“If you are the expert on flipped learning, be generous and be polite”
– The Primary School Discussion Panel
Following the opening address by Rupert Denton (@rupertdenton) and the Keynote by Jon Bergmann (@jonbergmann), both of which I reviewed in the previous article, the conference delegates split off into their first session. I attended a Primary School Discussion panel consisting of Jon Bergmann, Matthew Burns (@burnsmatthew) and Kirsty Tonks. It was an intimate group, with around twenty delegates in the room to ask questions.
One of the questions was about strategies to check that students have watched the video. A useful strategy that was offered up was to have students submit an entry ticket as a summary of what they have learned, or that an interesting question related to the flipped content needs to be offered to the class for exploration during the subsequent lesson or unit.
The question was asked about what do students prefer vis-a-vis flipped learning compared to traditional pedagogical approaches. Matt Burns spoke to this and indicated that he actually asked his students for their thoughts on this and that it was typically a mix between some preferring straight flipped, some preferring straight lecture and some preferring a mixture of flipping and lecture and which was typically around 70% / 10% / 20%. Looking back at that conversation, I wonder if the results are influenced by how much which teacher-made videos are used in comparison to teacher-curated as the research by Peter Whiting which I referred to in the previous article and will write about in more depth in a later article indicated that that can have a significant impact on student academic outcomes.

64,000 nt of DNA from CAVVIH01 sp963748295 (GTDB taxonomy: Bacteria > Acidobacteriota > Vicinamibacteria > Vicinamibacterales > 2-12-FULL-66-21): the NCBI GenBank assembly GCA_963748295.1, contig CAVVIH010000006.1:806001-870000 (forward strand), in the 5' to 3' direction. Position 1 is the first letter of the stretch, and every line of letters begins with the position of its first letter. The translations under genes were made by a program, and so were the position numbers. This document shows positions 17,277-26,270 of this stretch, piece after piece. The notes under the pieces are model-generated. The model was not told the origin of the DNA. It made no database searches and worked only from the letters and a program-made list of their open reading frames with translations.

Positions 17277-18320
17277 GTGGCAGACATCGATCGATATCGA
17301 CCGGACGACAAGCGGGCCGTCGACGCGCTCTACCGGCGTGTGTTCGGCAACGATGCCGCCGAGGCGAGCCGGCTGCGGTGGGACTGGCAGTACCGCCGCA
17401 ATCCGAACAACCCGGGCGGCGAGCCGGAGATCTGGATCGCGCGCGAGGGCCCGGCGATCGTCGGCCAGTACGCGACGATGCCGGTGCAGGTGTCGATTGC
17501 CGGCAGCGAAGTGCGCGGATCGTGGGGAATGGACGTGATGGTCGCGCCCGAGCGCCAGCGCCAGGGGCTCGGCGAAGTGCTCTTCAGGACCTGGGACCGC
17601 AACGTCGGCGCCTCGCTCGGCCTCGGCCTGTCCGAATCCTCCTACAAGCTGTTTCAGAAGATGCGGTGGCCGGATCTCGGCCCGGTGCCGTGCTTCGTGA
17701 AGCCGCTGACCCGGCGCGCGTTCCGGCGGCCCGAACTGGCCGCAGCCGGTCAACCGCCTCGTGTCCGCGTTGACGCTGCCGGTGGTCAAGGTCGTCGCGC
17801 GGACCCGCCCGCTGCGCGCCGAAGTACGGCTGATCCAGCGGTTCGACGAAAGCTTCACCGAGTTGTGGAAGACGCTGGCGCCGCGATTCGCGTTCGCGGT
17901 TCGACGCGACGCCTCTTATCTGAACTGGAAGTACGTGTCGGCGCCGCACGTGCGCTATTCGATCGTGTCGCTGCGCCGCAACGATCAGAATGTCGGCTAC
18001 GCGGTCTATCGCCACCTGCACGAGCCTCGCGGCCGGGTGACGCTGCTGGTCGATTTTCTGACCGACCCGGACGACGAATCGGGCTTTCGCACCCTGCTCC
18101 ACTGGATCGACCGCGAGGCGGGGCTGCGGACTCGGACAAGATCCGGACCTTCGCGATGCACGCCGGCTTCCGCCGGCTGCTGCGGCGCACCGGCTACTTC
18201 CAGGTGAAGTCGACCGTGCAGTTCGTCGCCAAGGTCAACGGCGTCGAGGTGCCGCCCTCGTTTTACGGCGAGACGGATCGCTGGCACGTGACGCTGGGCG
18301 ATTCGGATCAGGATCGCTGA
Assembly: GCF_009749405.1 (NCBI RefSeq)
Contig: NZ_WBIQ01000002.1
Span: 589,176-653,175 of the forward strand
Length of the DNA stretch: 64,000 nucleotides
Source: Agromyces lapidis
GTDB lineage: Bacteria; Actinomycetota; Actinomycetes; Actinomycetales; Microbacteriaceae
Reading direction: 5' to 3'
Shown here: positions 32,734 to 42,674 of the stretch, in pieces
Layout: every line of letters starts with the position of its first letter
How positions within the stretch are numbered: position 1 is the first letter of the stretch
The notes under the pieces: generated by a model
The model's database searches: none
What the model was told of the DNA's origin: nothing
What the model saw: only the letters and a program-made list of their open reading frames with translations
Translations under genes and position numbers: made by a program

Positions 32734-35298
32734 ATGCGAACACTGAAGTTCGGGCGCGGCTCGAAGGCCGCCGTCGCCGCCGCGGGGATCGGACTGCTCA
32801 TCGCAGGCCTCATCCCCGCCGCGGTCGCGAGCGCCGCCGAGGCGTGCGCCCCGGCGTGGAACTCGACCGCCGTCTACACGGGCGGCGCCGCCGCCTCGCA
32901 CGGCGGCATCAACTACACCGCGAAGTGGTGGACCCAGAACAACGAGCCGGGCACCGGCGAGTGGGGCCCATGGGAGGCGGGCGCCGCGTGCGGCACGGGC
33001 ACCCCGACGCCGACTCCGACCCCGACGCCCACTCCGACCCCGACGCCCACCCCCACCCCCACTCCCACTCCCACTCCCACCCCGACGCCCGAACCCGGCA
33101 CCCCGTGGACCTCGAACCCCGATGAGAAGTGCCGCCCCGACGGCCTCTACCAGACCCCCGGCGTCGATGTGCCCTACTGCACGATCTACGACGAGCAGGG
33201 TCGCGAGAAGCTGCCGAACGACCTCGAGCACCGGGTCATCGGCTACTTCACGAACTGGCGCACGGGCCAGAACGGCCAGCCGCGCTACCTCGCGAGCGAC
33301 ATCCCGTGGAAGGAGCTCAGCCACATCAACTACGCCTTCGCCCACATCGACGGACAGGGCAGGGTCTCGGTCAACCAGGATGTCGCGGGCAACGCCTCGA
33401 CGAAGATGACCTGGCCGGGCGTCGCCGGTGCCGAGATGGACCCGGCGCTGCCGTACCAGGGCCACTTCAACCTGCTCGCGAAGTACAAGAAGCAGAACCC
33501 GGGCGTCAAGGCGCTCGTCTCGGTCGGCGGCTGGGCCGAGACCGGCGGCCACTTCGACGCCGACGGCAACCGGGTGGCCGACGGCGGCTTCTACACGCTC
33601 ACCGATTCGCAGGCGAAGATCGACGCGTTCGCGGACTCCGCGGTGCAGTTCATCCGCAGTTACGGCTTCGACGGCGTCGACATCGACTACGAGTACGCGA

This also fed into a question about how to manage the forest of hands in the air requesting assistance during the group learning time and understanding who wants to be rescued from thinking and who is unable to continue without assistance because they do not understand a concept. A very simple solution was offered up, and it was also pointed out that squeaky wheels sometimes are the ones which do not need the attention.
A criticism that is often leveled at flipped learning is dealing with students not completing the homework, now referred to as the individual learning. The response really is quite simple. Students often do not do assigned homework in the traditional context because it is either too difficult, takes too long, is too boring, so this problem is not new at all. However, flipped learning can encourage students to complete the homework. One of the keys to a successful flipped classroom is that the flipped content is succinct, therefore the individual learning space for a single class should not be longer than perhaps ten to twenty minutes allowing time to watch, rewatch, make notes, and answer and also ask some questions based on the flipped content.